I always love when public television has a science series, at least until I've seen it; they start strong, but then end up in hand-waving and speculation and far removed from what the series promised. The most recent show, "Genius by Stephen Hawking" has the same problems, but because of the name attached to the show, people might be thinking "well, the guy's a genius, so he must be right."
Once again, the first episode of the series was excellent and the second was pretty good. Then it started to wobble just a bit. When discussing the possibility of traveling back in time, the people involved discover that it would require there being three of the time traveler simultaneously and they decide that creating matter out of nothingness makes it impossible. Hawking says, correctly, that "it's hard to imagine how this could happen on a large scale." That's technically true, but it does happen on the subatomic level. A particle moving at just under the speed of light has a finite probability (due to quantum mechanics) of going faster than the speed of light, which requires moving backward in time. This has been seen: the recorder shows what appears to be a particle moving normally, plus a copy of the particle and its anti-particle arising from it and then crashing into each other and annihilating each other. On a human scale, this would require this to happen maybe 100000000000000000000000000000 times, simultaneously, with each part shifting the same quantized amount - and then it might only last a fraction of a second.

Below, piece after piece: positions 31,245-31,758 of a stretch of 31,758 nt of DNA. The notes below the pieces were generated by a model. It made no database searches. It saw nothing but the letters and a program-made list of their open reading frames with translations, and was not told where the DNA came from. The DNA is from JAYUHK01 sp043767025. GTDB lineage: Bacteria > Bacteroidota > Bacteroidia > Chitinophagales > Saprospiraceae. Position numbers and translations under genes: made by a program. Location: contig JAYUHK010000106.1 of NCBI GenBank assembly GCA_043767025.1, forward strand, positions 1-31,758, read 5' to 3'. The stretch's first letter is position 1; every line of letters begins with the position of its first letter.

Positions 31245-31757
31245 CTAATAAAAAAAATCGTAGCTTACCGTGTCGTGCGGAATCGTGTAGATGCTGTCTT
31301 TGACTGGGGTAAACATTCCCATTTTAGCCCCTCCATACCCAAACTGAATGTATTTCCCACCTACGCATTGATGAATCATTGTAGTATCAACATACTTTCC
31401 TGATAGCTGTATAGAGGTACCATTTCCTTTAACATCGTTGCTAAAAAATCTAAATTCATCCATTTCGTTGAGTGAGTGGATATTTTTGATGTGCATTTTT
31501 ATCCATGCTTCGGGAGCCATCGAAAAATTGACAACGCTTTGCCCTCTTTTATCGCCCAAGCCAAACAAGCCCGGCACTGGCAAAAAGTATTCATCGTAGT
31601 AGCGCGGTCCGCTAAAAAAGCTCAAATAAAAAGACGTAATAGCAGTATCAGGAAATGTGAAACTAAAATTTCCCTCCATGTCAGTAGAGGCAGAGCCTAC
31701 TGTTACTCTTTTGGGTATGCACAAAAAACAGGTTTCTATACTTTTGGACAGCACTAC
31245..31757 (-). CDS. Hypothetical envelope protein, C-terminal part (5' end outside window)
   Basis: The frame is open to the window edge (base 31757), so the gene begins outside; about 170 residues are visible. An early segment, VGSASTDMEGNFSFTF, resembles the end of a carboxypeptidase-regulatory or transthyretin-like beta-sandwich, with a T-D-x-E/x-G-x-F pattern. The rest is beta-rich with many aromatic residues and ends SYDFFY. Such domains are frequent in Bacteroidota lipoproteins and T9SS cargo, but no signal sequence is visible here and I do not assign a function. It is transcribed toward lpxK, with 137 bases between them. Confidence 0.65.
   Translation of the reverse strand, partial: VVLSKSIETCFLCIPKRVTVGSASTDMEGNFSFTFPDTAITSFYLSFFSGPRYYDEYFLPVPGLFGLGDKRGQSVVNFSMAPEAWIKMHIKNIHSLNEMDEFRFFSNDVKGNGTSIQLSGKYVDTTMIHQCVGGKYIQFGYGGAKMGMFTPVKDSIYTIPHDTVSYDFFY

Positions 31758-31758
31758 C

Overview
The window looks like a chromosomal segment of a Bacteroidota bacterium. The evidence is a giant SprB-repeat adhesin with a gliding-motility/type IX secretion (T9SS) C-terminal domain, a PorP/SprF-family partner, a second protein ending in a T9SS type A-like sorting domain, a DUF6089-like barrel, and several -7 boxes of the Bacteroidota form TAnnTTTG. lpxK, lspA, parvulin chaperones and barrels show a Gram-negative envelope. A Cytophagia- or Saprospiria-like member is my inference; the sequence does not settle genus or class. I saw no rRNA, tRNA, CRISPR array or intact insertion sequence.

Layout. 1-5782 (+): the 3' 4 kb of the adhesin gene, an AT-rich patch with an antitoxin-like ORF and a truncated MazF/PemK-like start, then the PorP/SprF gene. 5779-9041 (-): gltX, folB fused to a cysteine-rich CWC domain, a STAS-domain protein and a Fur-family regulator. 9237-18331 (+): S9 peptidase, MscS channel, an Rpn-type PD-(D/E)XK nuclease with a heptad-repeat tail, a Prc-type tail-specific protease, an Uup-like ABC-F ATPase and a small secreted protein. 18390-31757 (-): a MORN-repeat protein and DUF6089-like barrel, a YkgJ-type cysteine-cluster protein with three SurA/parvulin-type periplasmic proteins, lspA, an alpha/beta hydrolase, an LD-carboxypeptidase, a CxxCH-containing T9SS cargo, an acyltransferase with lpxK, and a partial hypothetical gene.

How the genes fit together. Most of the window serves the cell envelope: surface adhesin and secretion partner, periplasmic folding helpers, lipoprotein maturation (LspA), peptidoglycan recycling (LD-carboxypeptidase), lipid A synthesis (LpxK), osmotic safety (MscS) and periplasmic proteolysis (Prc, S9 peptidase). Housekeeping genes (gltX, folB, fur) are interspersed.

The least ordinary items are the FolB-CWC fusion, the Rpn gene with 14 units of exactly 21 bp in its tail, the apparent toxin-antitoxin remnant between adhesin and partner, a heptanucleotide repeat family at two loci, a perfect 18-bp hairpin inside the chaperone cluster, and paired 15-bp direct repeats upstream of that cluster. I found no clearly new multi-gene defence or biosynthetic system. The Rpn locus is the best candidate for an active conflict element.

But it is possible. And that's important for a point I'll make in a moment.